While most people will agree that it feels like time is passing them by, according to UTSA marketing professor Rajesh Bhargave the perception of the passage of time is variable.
Bhargave’s co-authored research in the area of time perception was recently published in Psychological Science and appeared in the New York Times.
“We looked at why events or activities from the past were perceived as more recent or more distant, even when they occurred at around the same time,” said Bhargave, assistant professor of marketing at the UTSA College of Business. “Why does the sensation of the passing of time differ?”
According to his research findings, “a time interval that is punctuated by a greater number of accessible intervening events related to the target event (event markers) will make the target event feel more distant.”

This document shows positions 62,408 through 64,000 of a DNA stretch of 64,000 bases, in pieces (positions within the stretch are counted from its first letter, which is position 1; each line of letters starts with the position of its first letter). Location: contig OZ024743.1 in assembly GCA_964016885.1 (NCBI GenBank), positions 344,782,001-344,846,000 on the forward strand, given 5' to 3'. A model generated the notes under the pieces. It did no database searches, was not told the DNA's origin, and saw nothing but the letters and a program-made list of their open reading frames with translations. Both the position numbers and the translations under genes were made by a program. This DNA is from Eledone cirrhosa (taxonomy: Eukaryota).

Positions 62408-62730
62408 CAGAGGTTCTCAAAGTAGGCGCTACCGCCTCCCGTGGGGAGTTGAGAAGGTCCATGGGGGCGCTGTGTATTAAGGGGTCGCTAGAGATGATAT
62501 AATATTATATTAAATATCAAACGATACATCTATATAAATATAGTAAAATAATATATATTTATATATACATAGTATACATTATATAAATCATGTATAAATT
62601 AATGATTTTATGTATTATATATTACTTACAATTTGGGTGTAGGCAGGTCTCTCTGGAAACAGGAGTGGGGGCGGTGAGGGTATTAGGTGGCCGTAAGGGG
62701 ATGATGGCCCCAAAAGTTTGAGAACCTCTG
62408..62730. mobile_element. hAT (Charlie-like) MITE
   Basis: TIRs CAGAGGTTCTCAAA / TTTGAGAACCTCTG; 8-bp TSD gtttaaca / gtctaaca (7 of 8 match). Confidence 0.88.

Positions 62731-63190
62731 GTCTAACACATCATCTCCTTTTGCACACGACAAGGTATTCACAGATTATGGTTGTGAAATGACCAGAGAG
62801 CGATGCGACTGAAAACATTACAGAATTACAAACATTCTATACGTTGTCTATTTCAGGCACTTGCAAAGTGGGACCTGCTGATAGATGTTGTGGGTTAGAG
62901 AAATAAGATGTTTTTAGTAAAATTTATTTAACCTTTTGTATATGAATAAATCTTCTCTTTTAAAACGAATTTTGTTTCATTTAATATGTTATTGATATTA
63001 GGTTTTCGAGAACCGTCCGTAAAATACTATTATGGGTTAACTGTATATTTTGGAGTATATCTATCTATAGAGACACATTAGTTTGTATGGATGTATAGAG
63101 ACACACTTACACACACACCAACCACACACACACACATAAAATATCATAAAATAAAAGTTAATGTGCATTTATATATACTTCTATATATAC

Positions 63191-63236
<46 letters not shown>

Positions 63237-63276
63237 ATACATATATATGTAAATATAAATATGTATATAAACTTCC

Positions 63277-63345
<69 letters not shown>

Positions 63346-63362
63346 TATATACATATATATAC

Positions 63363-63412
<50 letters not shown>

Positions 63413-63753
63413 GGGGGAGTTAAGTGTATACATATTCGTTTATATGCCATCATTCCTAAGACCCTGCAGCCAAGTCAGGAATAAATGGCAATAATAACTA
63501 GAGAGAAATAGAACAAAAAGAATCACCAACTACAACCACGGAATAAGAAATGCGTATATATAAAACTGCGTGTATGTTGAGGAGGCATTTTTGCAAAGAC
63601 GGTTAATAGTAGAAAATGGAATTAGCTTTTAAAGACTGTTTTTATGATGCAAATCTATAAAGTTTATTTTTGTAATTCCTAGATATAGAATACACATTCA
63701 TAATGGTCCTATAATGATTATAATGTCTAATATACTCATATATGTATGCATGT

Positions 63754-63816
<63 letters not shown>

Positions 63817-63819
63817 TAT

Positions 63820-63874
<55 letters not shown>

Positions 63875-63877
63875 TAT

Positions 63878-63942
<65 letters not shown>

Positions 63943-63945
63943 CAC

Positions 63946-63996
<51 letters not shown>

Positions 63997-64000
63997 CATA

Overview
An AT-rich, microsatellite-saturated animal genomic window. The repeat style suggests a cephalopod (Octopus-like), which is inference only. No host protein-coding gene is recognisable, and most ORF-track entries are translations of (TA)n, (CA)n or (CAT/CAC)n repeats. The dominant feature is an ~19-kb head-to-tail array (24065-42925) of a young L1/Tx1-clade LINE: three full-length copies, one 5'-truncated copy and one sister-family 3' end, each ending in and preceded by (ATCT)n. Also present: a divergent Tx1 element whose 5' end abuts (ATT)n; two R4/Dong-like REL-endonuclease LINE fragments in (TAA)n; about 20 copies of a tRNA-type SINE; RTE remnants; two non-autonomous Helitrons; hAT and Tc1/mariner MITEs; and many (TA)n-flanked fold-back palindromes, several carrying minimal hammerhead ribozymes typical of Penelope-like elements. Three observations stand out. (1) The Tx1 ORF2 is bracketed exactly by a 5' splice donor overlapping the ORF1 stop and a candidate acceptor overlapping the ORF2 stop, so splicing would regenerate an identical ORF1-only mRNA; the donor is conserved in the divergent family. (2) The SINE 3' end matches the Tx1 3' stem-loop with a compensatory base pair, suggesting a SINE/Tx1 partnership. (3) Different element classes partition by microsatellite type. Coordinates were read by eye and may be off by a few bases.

For instance, the time since a child’s birth is marked regularly by subsequent, related events such as birthdays, child development, etc. So, the child’s birth would feel more distant when these markers are brought to mind. On the other hand, for events with fewer markers such as the death of a celebrity, the time since the event would have less markers and the event itself would feel more recent.
“Time perception provides a crucial input into consumer’s behavior, and these findings have a direct impact for marketers,” said Bhargave, who received his doctorate from the Wharton School at the University of Pennsylvania. “By creating event markers for a triggering incident, such as a gift made to a charity, or a visit to a hotel or restaurant, marketers can help determine how consumers perceive the time since the event.”
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